Guest Author - Linda Steele
What is body image? To some people, body image is how we perceive our bodies visually or how we feel about our physical appearance and our level of connectedness to our bodies. Others believe that it is how we think and talk to ourselves about our bodies. Still, some say that body image it derived from a sense of how other people view our bodies. Actually, it is a combination of all these components that define body image.
Our culture is preoccupied with body image and may very well be considered a national past-time. Nearly three-quarters of normal-weight females surveyed said they thought about their weight or appearance “all the time” or “frequently.” Women weren’t alone. The study also found that almost half of the normal-weight men surveyed responded the same way.
Encouragement to focus on appearance is at an all-time high. This promotes a potential for a significant increase in negative body image. The more a person focuses on their body, the worse they tend to feel about how their looks. Unfortunately, obsession breeds dissatisfaction - a vicious cycle.
Body image, whether negative or positive, is shaped by a variety of factors. One factor that has the most impact is the comments from other people, particularly family and friends about people’s bodies. Another is the perception of what is the ideal body. The frequency with which we compare ourselves to others, the experience of prejudice and discrimination based on race, ethnicity, religion, ability, sexual orientation or gender identity also play a role.
A negative body image can produce a distorted perception of size or shape, as well as feelings of awkwardness, shame and anxiety. People with negative body image tend to feel that their size or shape is a sign of personal failure. Poor body image has been linked to diminished mental performance, low self-esteem, anxiety, depression, sexual dysfunction, dieting and eating disorders.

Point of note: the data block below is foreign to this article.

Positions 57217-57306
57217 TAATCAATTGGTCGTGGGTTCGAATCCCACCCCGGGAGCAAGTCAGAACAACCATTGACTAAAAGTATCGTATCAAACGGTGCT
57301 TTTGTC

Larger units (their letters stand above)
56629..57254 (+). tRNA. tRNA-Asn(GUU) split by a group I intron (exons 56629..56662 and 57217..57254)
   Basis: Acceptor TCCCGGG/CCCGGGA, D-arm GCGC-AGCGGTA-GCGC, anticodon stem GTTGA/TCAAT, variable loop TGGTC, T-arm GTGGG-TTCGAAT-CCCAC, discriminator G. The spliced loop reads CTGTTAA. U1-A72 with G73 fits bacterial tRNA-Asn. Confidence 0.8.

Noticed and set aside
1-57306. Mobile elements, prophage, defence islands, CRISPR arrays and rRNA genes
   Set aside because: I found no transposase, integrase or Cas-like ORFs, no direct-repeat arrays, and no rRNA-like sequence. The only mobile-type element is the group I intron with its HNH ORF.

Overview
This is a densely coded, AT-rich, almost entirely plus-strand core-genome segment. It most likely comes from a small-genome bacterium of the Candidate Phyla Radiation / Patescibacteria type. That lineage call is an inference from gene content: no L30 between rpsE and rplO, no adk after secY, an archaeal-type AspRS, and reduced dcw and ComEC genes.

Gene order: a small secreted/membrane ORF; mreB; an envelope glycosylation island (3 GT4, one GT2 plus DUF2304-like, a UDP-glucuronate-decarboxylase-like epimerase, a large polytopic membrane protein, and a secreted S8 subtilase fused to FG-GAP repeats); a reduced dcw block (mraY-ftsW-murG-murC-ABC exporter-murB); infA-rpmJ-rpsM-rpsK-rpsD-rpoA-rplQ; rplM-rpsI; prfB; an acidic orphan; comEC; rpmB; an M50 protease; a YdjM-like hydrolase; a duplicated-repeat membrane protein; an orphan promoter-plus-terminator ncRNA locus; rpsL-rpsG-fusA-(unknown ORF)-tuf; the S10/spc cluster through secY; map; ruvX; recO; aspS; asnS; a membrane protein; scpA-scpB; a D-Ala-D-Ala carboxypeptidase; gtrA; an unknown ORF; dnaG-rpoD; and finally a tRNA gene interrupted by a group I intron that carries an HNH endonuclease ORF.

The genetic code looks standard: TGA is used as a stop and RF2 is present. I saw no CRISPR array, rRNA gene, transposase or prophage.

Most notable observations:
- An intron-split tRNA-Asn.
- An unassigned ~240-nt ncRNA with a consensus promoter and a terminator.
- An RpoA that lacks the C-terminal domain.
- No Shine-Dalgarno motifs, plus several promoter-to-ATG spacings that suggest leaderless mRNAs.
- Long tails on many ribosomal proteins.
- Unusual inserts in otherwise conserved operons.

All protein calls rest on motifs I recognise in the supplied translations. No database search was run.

Researchers have found that people who are preoccupied with their appearance are at greater risk for engaging in dangerous practices to control weight and size. Extreme dieting, compulsive exercising, vomiting, smoking and steroid use have all been associated with negative body image.
Body Dysmorphic Disorder (BDD) is a particularly intense form of negative body image and one that has been the topic of conversation for everyone from The American Academy of Facial Plastic and Reconstructive Surgery to Tyra Banks. People with BDD are so obsessed with perceived flaws in their appearance that it affects relationships with family and friends. BDD can result in anxiety, depression, and even thoughts about suicide. It can create problems at work, school and everyday life. Fortunately, BDD is treatable with a combination of medication and therapy.
Alternatively, a positive body image exists when we have a realistic perception of our bodies and we enjoy them just as they are. Positive body image involves understanding that healthy attractive bodies come in many shapes and sizes, and that physical appearance says very little about our character or value as a person. A healthy body image indicates that our body assessment is kept separate from our sense of self-esteem. It guarantees that we don’t spend an unreasonable amount of time worrying about the number of calories in our food or how much we weigh. We are able to limit our workouts to a suitable length and frequency to maintain a healthy body weight. Also, we are able to have healthy relationships.
You have seen that how we perceive of our bodies affects everything from how we feel about ourselves to how we participate in relationships, jobs and everyday life. If you are one of those people whose body image is not as positive as you would have hoped, you need to know that many of the factors that shape body image are controllable. Having a healthy body image involves understanding the controllable factors and taking steps necessary to protect one’s mental health. Next week, I will explore what we can do to boost our body image.